Just when we thought this federal government couldn’t get any more evil, it goes out and tries to legislate the Indue card into permanence, enlists three debt recovery companies to chase down welfare recipients and creates workplace conditions that will be even worse than the WorkChoices policies that were too extreme for John Howard to introduce way back in 2005.
But when your policies are guided by the ghosts of Margaret Thatcher, what more could we expect? Except for the end of society because, according to Thatcher, it doesn’t exist. Out of sight, out of mind.
2020 will go down as one of the most dramatic years in human and political history, and we look at what went right, and what went wrong. Australia did manage the effects of the coronavirus well – despite the efforts of the federal government – but we could have done so much better on setting up the building blocks for a better and far more sustainable economy for the future. It was a lost opportunity.
And it ended up being politics and business as per usual.
Why has the Labor Party been in federal government for only 32 per cent of the time since 1901? That’s an abysmal record, especially when compared to the Labor Party at the state and territory level – since the party was formed in 1893, it has been in government at this level for well over half of this time. Why is there a huge discrepancy between the performance of federal Labor, and state/territory Labor?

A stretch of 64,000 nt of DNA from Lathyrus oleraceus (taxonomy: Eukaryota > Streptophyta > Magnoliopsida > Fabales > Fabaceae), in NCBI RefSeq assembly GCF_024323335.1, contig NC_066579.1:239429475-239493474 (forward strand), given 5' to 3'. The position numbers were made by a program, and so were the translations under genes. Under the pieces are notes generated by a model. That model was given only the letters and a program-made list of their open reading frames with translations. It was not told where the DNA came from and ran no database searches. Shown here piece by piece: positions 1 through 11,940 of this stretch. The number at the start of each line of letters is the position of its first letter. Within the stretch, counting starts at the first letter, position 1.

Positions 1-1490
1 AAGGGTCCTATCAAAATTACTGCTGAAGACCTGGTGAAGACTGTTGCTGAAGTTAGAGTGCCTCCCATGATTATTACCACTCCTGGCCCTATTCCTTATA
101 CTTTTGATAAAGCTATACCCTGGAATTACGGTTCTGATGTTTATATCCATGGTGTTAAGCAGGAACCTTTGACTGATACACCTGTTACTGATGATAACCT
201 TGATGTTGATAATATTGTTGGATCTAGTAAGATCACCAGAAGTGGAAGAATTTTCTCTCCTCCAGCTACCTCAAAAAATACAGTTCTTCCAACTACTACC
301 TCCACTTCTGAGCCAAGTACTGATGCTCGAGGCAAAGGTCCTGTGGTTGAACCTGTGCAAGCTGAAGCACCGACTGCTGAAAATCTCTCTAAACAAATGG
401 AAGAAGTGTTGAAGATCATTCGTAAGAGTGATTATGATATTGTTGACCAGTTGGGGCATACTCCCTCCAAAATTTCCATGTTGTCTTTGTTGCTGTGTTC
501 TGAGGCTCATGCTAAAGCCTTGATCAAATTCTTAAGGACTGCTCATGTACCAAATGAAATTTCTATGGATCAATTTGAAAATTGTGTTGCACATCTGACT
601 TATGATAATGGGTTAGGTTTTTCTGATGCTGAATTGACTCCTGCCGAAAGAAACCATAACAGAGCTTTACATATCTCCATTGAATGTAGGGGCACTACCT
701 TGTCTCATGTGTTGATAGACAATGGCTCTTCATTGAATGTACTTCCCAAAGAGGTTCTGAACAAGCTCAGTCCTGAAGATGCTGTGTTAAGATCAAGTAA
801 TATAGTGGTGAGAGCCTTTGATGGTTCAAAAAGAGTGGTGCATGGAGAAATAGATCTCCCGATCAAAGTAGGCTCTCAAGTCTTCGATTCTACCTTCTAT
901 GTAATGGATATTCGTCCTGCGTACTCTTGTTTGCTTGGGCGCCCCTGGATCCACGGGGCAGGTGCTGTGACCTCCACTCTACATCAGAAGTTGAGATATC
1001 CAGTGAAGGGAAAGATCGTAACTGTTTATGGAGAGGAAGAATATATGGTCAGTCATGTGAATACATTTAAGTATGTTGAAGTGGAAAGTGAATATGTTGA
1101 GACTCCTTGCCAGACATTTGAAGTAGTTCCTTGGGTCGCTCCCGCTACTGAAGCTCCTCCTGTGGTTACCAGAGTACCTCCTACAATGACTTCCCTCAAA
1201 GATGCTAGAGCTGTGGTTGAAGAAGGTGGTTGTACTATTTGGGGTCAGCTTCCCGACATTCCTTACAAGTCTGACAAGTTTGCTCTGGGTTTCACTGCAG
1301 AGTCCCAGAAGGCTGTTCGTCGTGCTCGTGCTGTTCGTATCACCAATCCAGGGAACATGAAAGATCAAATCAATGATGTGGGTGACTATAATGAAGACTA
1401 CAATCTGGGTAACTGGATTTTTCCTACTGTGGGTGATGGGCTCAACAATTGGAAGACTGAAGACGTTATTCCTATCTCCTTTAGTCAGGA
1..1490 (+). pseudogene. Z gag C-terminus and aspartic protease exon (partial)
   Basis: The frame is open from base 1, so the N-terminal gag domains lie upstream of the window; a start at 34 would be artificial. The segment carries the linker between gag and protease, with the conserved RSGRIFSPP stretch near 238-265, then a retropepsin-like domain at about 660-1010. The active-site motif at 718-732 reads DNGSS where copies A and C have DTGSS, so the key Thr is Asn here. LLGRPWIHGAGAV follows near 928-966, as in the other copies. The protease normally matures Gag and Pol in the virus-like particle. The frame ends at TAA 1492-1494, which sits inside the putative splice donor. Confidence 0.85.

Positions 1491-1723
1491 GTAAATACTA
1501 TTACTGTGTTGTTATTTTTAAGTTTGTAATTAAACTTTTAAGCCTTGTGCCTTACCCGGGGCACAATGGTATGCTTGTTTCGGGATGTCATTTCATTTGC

As we move into 2021, what are the dangers for Scott Morrison? And what are the dangers for Anthony Albanese?
Both need to be looking over their shoulder, but for different reasons. It’s going to be an exciting year and, with the possibility of a federal election, it’s going to be a very interesting one.
Support independent journalism and get a free book!
We don’t plead, beseech, beg, guilt-trip, or claim the end of the world of journalism is nigh. We keep it simple: If you like our work and would like to support it, send a donation, from as little at $1.
And if you pledge $50 or more, we’ll send out a free copy of our book, Divided Opinions, valued at $27.95.